13 words to avoid if you want to sound posh


Apparently, there are words that royal family just don’t use, according to social anthropologist Kate Fox.

She tells Diply that these are the words to avoid if you don’t want to be caught out as a mere commoner:

1. Toilet

This word is hated for its French origins, and the royals prefer to say “loo” or “lavatory”. Also avoid “ladies,” “gents,” “powder room” and “bathroom”.

2. Refreshment

Royal events have “food and drink,” never refreshments.

3. Serviette

Never refer to a napkin as a “serviette,” which is used by those darned middle class types.

4. Posh

Royals say “smart” instead of “posh,” which is only spoken in a joking manner, knowing it’s a lower-class word.

5. Patio

You might have a “patio,” but the royals have “terraces”.

6. Dessert

Do not call it “dessert” or any derivative of; it’s called “pudding”.

7. Portions

You might have a “portion” of food, you commoner, you. The royals, on the other hand, have “helpings”.

8. Tea or dinner

The evening meal is always referred to as “supper”. “Dinner” is only ever used to refer to a formal occasion (never “dinner party”).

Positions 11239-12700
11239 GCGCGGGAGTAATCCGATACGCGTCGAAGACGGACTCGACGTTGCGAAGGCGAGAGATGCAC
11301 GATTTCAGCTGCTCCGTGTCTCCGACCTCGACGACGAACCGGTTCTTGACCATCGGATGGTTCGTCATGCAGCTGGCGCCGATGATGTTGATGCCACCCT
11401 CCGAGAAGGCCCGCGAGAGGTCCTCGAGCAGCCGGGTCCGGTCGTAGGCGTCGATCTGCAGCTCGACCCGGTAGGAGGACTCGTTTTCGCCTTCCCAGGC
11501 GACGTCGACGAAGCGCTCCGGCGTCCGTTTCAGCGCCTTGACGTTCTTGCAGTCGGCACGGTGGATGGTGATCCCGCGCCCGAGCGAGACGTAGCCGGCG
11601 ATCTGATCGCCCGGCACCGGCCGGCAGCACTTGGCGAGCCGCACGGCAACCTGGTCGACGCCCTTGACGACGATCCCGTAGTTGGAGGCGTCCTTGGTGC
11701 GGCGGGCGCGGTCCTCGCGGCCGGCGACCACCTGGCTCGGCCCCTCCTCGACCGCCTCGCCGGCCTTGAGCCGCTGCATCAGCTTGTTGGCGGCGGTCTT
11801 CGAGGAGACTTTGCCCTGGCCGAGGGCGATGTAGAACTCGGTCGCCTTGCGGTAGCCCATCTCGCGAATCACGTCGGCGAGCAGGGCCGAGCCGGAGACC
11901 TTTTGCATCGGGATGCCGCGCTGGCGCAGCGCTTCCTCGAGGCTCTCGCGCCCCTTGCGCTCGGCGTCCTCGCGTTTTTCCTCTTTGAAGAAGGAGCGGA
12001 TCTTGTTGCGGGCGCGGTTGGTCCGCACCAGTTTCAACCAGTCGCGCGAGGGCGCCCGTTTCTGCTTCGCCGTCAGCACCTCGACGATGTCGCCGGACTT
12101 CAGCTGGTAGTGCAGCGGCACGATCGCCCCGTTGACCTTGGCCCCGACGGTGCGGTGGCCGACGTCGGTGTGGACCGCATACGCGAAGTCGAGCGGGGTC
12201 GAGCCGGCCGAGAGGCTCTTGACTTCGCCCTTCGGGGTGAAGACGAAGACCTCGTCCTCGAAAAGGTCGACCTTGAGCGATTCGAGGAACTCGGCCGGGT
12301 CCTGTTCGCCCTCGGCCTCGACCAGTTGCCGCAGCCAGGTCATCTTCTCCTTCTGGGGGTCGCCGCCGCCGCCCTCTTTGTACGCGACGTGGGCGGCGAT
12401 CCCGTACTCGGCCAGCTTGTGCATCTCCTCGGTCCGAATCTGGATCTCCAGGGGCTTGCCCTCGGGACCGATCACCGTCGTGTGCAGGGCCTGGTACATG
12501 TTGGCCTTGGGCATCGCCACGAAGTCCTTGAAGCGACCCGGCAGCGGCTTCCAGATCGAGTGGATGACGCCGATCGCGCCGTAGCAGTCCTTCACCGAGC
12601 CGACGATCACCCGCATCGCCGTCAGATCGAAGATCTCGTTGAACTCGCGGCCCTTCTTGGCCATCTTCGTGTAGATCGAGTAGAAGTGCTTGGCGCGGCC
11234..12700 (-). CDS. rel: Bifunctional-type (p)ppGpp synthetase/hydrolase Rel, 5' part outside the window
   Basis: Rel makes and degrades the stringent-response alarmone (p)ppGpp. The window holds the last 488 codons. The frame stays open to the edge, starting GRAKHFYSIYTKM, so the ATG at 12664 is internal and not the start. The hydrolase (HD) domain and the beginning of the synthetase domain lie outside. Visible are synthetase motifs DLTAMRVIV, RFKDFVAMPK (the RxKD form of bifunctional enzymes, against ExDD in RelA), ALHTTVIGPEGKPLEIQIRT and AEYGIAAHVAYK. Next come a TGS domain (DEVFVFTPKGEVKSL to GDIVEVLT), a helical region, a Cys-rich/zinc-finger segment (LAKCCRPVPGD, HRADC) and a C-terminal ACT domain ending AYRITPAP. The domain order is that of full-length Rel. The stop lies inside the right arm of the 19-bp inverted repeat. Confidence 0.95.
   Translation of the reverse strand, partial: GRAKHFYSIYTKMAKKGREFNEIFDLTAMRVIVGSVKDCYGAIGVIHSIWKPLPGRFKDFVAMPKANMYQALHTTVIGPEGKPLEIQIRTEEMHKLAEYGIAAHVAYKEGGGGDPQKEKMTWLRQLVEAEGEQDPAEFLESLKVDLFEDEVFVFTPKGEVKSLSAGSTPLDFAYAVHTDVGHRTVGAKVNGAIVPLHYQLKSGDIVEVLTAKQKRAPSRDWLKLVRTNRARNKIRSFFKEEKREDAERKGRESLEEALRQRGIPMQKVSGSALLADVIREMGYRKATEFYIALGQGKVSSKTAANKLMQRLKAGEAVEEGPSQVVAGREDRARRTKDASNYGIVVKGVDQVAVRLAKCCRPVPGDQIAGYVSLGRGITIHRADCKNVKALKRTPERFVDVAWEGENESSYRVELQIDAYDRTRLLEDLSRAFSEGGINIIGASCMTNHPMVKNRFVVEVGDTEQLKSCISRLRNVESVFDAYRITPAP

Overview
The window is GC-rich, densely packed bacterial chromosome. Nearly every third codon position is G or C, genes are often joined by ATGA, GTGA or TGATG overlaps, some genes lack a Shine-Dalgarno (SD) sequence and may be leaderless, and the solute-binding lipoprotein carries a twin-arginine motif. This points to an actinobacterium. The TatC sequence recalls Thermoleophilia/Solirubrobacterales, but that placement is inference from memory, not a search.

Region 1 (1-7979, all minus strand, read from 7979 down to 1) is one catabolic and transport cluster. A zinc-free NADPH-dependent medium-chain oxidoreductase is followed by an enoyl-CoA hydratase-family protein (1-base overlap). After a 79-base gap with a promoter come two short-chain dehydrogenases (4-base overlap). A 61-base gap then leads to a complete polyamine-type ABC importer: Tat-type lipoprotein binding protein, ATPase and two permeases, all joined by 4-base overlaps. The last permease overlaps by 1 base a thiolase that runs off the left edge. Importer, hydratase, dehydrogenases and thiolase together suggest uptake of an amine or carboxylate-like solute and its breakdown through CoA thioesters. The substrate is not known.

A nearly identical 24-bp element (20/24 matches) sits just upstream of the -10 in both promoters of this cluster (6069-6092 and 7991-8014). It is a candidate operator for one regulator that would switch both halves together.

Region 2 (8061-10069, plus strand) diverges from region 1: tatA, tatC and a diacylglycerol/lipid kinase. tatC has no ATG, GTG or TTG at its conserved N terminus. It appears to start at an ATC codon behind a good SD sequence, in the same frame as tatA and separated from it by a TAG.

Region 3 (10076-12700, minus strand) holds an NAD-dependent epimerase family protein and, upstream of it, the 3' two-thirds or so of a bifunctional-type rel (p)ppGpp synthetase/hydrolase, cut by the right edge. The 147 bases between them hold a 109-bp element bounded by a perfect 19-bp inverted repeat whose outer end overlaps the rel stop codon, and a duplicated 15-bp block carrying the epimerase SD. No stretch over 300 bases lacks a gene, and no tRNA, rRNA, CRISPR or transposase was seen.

9. Perfume

A royal wouldn’t be caught dead in perfume. Refer to it as “scent” or don’t bother wearing it at all.

10. Mum and dad

Royal children say “mummy and daddy”. Even then-64-year-old Prince Charles was no exception to this rule when addressing the Queen at her Diamond Jubilee celebrations.

11. Pardon

"Pardon", Fox says, is derived from the French language, and to utter it is looked down upon as an attempt by the retched middle class to sound posher. Royals, she says, prefer “sorry” and “what,” preferably both used together.

12. Function

It’s not a “function”, or a “do,” it’s a “party”.

13. Living room/lounge

Royals refer to it as the “drawing room,” or “sitting room” at a push.

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